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The long arm of microelectronics – satellite meeting









The Royal Society, London, 6-9 Carlton House Terrace, London, SW1Y 5AG


Satellite meeting organised by Professor David Cumming, Professor Steve Furber CBE FREng FRS and Professor Douglas Paul

Event details

Microelectronics is very closely identified with computer and communications technologies. Only recently has it shown that it has potential for much wider application and many researchers are now extending the reach of microelectronics, through photonics and sensing, into many new technology sectors.

This meeting continued the theme of the London meeting with a series of in-depth but less formal discussions at beautiful Chicheley Hall. A number of the London speakers presented summaries of their presentations and then lead sessions with the audience to explore the topic in more depth. In addition, there were three “keynote” formal presentations.

Biographies of the organisers and speakers (with abstracts where applicable) are available below. Audio recordings of the presentations are available by clicking on the names of the speakers below.

The related scientific discussion meeting eFutures: beyond Moore's Law immediately preceded this event.

Enquiries: Contact the events team.

Event organisers

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Schedule of talks

Session 1

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Small ARMs long tails

Mike Muller, ARM, UK


The electronics industry has been through many cycles of change from mainframes to PCs to the mobile. The next major cycle will be driven by the Internet of Things (IOT). There is a plausible silicon  roadmap for another 10 years but delivering the wide range of IOT devices will require integration of   more than just silicon. These devices will challenge conventional system design to achieve extreme low power, one size will not fit all. While both low power the requirements of a battery operated device are very different from one that is savaging limited energy from the environment.  IOT is not new but  we are seeing a transition from industrial control to consumer driven devices driven by user experience and the next phase of development will be enabled by the ability to share trusted data. Of course the hardware is always the easy part of the problem and it is the applications that are enabled by IOT devices from the lifesaving to the trivial that are the long tail.

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Towards Zero Power Technology

Professor Anthony O’Neill, Newcastle University, UK


The aspiration of the Internet of Things is a future connected world involving trillions of devices. But to fully achieve that scale it isn’t feasible to have everything wired up for power or to keep replacing batteries, so you need a place and forget technology, hardware which would take care of its own power requirements by harvesting energy from the surroundings. The big challenge is to close the gap between energy that can be harvested and the energy consumed in computation, sensing and communication.  The discussion concerns the identification of the key challenges in order to realise this vision.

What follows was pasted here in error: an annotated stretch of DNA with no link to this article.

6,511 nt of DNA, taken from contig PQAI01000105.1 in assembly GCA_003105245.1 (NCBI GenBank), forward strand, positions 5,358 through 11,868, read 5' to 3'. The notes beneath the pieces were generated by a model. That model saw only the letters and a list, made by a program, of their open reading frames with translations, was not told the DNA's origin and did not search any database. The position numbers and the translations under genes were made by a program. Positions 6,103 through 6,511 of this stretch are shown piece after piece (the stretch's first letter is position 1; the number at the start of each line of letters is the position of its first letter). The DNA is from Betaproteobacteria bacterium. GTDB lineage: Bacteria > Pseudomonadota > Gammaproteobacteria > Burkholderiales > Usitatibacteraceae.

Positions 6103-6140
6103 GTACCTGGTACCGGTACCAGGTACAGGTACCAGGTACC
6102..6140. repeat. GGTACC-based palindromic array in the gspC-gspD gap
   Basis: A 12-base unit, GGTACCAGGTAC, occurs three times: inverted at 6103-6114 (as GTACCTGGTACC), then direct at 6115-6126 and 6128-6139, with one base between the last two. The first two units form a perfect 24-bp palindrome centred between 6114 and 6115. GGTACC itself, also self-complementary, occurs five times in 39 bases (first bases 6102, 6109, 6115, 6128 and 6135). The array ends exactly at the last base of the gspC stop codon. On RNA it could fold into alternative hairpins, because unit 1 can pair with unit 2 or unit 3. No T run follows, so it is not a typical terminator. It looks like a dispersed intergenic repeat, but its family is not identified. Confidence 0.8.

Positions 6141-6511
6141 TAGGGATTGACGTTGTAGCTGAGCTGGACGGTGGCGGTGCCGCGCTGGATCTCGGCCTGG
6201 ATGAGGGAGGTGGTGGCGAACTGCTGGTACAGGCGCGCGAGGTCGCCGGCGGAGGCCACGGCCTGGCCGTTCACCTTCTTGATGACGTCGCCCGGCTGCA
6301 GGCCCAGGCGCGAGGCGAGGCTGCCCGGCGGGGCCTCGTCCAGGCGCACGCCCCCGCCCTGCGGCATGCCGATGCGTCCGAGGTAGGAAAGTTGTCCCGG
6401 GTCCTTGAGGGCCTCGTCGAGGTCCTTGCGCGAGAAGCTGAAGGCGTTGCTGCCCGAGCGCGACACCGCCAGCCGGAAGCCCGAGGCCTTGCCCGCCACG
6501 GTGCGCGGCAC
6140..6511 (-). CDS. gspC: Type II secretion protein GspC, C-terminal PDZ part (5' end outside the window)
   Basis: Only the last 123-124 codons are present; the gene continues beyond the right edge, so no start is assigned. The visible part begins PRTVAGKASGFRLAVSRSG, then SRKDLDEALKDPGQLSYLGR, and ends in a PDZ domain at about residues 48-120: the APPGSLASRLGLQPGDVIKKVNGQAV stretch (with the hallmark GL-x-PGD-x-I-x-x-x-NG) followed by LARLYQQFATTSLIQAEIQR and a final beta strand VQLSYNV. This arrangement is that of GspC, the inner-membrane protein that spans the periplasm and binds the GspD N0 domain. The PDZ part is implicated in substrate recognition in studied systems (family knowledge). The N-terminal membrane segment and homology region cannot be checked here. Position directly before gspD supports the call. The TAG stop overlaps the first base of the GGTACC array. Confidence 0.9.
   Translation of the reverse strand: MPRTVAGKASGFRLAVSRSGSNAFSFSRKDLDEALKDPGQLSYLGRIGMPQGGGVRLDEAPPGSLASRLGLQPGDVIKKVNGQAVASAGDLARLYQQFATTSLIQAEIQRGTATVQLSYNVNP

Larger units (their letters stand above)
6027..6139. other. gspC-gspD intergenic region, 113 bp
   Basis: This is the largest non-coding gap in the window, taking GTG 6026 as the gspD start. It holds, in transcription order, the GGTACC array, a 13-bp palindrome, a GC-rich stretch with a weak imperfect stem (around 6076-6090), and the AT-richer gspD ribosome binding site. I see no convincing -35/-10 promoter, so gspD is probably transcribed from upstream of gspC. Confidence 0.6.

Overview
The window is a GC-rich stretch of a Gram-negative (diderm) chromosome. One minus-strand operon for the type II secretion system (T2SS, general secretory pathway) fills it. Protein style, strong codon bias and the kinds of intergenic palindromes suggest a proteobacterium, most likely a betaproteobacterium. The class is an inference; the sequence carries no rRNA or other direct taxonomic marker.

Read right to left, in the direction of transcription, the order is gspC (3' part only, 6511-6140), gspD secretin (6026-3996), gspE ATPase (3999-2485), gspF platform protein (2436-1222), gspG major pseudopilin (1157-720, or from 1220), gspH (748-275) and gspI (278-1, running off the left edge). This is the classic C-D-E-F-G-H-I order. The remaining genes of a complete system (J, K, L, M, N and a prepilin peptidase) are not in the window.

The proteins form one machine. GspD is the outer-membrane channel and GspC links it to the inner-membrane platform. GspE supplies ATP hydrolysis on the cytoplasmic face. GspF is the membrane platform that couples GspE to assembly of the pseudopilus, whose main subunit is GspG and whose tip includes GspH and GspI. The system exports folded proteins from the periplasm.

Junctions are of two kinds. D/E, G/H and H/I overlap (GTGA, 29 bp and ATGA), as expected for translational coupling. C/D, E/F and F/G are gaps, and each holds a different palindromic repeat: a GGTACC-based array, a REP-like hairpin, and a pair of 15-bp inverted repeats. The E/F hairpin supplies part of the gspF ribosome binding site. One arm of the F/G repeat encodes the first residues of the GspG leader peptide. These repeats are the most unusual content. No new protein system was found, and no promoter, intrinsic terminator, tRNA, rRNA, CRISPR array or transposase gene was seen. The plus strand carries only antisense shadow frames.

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Nanosystems for health and the enviroment

Professor Giovanni De Micheli, Institute of Electrical Engineering, Switzerland


Several important societal and economic world problems can be addressed by the smart use of technology. The last forty years have witnessed the realization of computational systems and networks, rooted in our ability of crafting complex integrated circuits out of billions of transistors. Nowadays, the ability of mastering materials at the molecular level and their interaction with living matter opens up un- foreseeable horizons. Networking biological sensors through body-area, ad hoc and standard communication networks boosts the intrinsic power of local measurements, and allows us to reach new standards in health and environment management, with positive fallout on security of individuals and communities. This talk reviews the research program, addressing the enabling and disruptive technologies that stem from the combination of nano technology with large (tera) -scale information and communication systems.


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Beyond CMOS: Heterogeneous integration of high performance III-V devices and/or MEMS with Si CMOS to create intelligent microsystems

Dr Thomas E Kazior, Raytheon Integrated Defense Systems, USA


During the ‘eFutures: beyond Moore’s law’ meeting we presented an overview of current progress in  the heterogeneous integration of III-V devices, RF MEMS and other dissimilar materials/devices with Si CMOS to create intelligent microsystems or systems/sensors-on-a-chip.  These technology demonstrations showed that non-Si materials and devices could be integrated with Si CMOS on a  common substrate with minimal performance impact. While these were important ‘laboratory’       demonstrations, they were realized with ‘hybrid’ fabrication processes (eg Si CMOS built in a Si  foundry, non-Si materials/device built in III-V foundries or research labs). For our integration approach to be viable, the entire fabrication process needs to be implemented on large diameter wafers in a Si  foundry, enabling the creation of ‘cost-effective’ reconfigurable circuits for a wide range of  applications.  In particular, we will build upon the ‘eFutures’ presentation and review the challenges and progress of developing and scaling our III-V BiCMOS process to large (200 mm) diameter wafers and implementing the entire fabrication process in a Si foundry using variants on standard Si fabrication processes.

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Session 2

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Chemistry Integrated Circuit

Professor Kazuo Nakazato, Nagoya University, Japan